mathematics, it is your responsibility to contact the instructor for clarification before the
exam.

Exams:
There will be three exams, each of equal weight. Exams will be held in class, and
will be multiple-choice, with some questions testing your reasoning while others require
calculation. The third exam will be held during our final exam timeslot, but is not an
explicitly cumulative final.
There will be an optional take-home, free-response portion for an amount of extra
credit for each exam.
NOTE: Cheating on the exam of any kind will not be tolerated. If a proctor
determines that you are cheating, you will receive a grade of 0 for that exam, and the
dean of your college will be notified of the incident. Those caught cheating a second time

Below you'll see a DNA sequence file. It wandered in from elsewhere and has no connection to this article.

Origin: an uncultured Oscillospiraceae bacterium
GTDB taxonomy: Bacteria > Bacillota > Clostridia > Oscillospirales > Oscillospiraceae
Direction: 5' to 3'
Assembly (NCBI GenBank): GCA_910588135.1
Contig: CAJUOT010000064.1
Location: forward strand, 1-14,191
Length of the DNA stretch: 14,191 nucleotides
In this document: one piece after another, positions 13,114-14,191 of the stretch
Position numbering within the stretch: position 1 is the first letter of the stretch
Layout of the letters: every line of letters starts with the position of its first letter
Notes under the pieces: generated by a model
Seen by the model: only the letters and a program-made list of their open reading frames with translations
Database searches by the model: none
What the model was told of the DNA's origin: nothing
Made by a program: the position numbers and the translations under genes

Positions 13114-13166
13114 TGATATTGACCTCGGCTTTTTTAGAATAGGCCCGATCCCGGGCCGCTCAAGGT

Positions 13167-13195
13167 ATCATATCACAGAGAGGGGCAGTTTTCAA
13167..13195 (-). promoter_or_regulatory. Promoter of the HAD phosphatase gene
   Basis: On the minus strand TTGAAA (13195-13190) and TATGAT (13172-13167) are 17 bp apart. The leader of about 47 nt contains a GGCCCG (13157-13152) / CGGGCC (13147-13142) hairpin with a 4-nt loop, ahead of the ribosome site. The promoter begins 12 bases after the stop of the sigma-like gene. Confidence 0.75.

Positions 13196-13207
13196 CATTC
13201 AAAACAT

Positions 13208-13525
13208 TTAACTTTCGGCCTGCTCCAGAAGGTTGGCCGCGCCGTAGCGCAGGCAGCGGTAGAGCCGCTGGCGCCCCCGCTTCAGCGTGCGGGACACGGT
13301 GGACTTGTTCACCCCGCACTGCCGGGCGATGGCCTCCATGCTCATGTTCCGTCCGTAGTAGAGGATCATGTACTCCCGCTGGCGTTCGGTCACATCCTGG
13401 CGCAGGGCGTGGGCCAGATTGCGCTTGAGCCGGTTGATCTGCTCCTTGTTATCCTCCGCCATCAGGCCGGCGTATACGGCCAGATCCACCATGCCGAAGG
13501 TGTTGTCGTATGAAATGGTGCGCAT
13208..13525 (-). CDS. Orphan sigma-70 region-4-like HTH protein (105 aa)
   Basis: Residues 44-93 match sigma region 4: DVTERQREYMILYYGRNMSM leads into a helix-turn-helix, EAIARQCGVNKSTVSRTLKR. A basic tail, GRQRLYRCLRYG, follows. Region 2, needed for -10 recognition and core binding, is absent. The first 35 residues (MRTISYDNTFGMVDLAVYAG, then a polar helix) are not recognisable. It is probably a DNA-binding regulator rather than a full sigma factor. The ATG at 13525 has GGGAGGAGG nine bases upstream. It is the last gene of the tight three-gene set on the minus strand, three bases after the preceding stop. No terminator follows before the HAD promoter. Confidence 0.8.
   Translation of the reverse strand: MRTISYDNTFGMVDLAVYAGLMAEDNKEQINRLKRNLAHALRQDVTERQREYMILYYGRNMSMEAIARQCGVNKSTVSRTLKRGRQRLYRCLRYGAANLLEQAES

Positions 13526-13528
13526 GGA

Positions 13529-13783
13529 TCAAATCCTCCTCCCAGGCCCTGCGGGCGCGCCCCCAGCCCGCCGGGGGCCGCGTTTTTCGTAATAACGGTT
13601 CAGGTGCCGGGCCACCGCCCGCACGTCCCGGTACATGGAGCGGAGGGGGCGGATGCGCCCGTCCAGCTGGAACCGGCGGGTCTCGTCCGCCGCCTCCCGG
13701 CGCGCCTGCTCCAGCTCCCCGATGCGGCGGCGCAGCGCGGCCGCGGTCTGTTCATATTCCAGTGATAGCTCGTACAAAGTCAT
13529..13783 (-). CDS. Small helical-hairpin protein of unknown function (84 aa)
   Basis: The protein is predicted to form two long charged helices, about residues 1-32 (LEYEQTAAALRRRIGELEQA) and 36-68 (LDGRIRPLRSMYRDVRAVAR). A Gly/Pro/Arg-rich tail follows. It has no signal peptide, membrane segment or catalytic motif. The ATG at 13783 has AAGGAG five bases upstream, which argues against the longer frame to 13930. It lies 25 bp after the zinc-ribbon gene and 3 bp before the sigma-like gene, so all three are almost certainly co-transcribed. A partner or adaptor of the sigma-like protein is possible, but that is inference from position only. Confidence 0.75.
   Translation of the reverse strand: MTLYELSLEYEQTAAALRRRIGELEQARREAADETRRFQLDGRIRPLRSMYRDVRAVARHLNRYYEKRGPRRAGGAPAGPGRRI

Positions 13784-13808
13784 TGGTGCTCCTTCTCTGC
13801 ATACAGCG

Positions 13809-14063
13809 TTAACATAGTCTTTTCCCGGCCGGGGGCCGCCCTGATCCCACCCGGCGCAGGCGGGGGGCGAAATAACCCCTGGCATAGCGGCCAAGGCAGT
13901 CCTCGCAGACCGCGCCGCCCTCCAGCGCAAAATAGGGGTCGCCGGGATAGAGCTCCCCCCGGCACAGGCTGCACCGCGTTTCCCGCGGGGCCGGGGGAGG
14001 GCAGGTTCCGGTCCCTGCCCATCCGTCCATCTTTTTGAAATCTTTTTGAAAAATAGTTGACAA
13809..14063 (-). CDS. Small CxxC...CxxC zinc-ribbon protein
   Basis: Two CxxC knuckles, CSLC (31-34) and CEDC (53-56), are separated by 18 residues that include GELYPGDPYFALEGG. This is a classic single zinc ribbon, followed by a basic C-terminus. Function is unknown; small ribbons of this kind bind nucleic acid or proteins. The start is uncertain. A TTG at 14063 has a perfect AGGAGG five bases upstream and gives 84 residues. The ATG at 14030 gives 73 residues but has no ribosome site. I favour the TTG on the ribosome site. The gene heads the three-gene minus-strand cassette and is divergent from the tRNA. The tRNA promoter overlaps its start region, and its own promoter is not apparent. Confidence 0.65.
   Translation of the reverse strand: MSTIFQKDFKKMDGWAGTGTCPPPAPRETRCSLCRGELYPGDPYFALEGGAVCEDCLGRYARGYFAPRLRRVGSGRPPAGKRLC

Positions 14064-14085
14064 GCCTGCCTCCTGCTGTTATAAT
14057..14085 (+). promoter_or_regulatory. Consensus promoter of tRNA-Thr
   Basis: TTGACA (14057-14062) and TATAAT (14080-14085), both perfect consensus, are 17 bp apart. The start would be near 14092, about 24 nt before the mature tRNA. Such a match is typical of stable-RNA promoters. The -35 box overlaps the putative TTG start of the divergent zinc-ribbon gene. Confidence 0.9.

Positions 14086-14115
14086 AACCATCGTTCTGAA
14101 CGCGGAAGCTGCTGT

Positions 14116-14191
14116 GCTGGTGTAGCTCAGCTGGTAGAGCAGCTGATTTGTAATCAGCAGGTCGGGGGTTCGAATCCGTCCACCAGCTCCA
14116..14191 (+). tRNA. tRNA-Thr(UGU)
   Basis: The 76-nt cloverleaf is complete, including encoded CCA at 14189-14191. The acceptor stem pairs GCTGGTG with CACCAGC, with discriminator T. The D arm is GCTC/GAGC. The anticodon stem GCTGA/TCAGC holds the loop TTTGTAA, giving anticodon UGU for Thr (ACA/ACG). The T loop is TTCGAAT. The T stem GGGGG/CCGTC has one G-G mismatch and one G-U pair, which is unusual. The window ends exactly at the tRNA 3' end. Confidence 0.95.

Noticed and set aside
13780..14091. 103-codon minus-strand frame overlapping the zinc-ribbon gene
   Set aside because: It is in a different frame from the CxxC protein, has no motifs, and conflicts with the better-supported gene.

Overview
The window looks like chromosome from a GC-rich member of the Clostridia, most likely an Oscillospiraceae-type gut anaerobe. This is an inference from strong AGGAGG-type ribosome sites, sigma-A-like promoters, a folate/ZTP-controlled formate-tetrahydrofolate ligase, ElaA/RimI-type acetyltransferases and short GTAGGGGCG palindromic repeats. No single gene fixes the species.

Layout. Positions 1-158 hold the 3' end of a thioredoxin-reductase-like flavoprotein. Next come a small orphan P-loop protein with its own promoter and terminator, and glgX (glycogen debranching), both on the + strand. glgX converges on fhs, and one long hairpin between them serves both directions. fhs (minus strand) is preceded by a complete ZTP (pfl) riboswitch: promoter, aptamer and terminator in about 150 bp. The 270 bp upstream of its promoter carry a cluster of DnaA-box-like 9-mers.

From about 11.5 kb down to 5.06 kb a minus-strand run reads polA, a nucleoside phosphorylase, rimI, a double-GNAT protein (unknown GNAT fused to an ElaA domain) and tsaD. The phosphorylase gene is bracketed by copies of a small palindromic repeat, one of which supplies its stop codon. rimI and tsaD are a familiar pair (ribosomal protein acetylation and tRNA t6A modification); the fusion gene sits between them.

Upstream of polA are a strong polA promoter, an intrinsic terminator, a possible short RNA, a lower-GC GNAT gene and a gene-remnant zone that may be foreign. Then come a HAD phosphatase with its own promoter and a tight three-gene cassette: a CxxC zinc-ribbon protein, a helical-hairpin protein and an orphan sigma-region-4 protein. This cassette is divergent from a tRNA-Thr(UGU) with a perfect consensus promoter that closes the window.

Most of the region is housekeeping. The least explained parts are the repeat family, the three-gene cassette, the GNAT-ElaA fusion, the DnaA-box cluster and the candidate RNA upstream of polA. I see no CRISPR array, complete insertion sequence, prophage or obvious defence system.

will receive a grade of F for the course with no exceptions.

During an exam:
Bring a full sheet, blue scantron, a #2 pencil, and a scientific or graphing calculator.
No use of cell phones, smart watches, nor any electronic communication device will be
allowed whatsoever during exams, so please anticipate being unreachable during exam
time and make other arrangements. (In the event of an emergency, schedule a time when
you can make up the exam within one week of the exam date.
All sunglasses must be removed, and all baseball caps and other brimmed hats will need
to be removed or turned so that the exam proctors can see your eyes.
Exam extra-credit writing assignments will be due at the start of class on the day of the
exam.

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Fall 2017 Prepared by Gregg McPherson

Resources: